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New London - Two years ago, when city councilors agreed to sell a former elementary school to a developer, they saw dollar signs.
The four-acre Edgerton School property would be owned privately and become taxable. Peter Levine, who has several successful real estate projects in the city, proposed demolishing the school and building 90 apartments and a 5,000-square-foot commercial building. The council bypassed two other proposals and agreed to sell the land to Levine for $325,000, expecting the value to increase dramatically when the project was completed.
Now, more than two years later, with the real estate market practically nonexistent and neighbors opposed to low-income housing, the project is teetering.
Earlier this year, Levine submitted a new agreement to the city that would eliminate the residential side of the project. Residents, meanwhile, who have suggested the land be used for a community center or some other municipal use, are opposed to the changes, and the City Council has yet to act on the request.
As negotiations drag on, the empty building has also become a magnet for vandals, according to neighbors, and is deteriorating. Levine has put up a fence, but the building is falling further into disrepair.
Levine now wants to reuse the 19,000-square-foot school building for commercial and institutional uses. He's agreed to pay taxes on the property, based on an assessment of $227,000 for two years, and then pay taxes based on an assessment of $700,000, even if the project isn't built.
Some councilors are questioning the sales price, claiming the city is practically giving away a valuable piece of property. Others are open to the neighbors' suggestion that the city keep the property off the tax rolls and open up a community center there.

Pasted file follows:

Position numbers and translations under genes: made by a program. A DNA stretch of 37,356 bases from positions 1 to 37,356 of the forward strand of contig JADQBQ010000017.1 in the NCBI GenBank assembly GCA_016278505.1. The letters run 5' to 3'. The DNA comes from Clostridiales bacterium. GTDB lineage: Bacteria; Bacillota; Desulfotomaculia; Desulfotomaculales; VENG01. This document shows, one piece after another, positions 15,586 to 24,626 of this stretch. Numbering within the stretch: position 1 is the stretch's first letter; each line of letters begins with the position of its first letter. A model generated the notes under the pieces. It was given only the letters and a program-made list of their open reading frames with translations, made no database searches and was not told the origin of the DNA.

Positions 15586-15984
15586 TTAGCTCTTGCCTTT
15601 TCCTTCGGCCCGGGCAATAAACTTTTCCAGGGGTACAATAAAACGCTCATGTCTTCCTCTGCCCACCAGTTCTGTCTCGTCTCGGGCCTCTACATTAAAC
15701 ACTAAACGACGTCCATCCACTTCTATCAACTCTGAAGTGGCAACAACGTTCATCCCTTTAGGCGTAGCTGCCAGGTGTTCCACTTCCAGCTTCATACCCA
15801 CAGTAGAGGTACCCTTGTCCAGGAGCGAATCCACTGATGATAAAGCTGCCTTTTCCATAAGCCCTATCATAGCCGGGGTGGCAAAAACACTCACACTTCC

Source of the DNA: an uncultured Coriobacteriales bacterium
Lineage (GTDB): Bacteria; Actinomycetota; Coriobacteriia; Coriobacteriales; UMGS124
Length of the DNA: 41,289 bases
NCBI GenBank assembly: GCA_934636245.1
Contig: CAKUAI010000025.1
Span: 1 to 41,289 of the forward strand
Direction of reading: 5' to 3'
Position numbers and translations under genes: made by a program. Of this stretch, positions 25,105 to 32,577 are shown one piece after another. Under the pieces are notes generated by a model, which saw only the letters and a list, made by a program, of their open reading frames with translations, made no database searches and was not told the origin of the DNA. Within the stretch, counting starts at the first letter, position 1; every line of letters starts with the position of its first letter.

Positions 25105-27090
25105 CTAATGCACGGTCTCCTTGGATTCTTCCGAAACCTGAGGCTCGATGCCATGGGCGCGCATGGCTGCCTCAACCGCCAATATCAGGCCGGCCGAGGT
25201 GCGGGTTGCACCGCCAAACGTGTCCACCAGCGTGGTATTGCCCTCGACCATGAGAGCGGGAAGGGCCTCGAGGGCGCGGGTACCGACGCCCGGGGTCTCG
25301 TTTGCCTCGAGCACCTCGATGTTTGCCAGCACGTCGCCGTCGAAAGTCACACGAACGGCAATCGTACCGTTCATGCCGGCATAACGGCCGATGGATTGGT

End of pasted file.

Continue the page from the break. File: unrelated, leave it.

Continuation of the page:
"I believe it's a perfect spot for a community center,'' said Councilor Michael Buscetto III. He also suggested the property could accommodate a police substation and a new senior center.
"It doesn't have to be the Taj Mahal, just something we're proud of,'' he said.
Councilor John Maynard doesn't think the city should sell the property for $325,000, especially since it is valued at $1 million.
And while not in favor of keeping the building off the tax rolls, Councilor Rob Pero is hesitant to approve the proposed changes that would move the project forward.
"We awarded him the property based on the original project,'' Pero said. "Now he's doing a totally different project."
Those changes have upset neighbors, who worry about what will eventually end up in their backyard.
"We don't know what he wants to put there,'' said Marie Friess-McSparran, who owns an abutting property on Elm Street. "The neighborhood is concerned.''
Friess-McSparran and her husband, Dan McSparran, have rallied residents along Elm Street, Cedar Grove Avenue and other surrounding streets to stop the development and try to get the city to consider a community center and police substation in the old school. They say Levine is unfairly getting the equivalent of an 80 percent tax break for two years.
"Neighbors haven't had a chance to voice their opinion,'' said Friess-McSparran.
They presented the council with a petition last week, signed by more than 170 residents, asking the city not to sell the property. They are fearful that if the land is rezoned for institutional uses, they could have something like an alternative incarceration program in their backyards.
On Monday, Levine referred questions to his attorney, Anthony Basilica of New London, who could not be reached for comment. Basilica, who has been representing Levine for about 10 months, appeared before the council last week and tried unsuccessfully to get action on the amended agreement. He said Levine was not seeking to put any sort of incarceration program in the building.
Levine, whose business, Amber Properties, is based in White Plains, N.Y., has completed several projects in the city. He converted the former SNET building at 73 Washington St. into 28 apartments, and developed the dilapidated United Electric building at 13 Washington St. into 13 loft apartments and attached retail space. It houses the Bean and Leaf coffee shop, Treehugger Organic Salon and Two Wives Pizza. He also owns an office building at 194 Howard St.
The McSparrans said their opposition has nothing to do with Levine and everything to do with the needs and concerns of their neighbors. They said those who are in favor of the project would not be so quick to approve it if it was in their backyard.
"People in the neighborhood don't want it,'' said Dan McSparran. "The City Council has to look at that at some time.''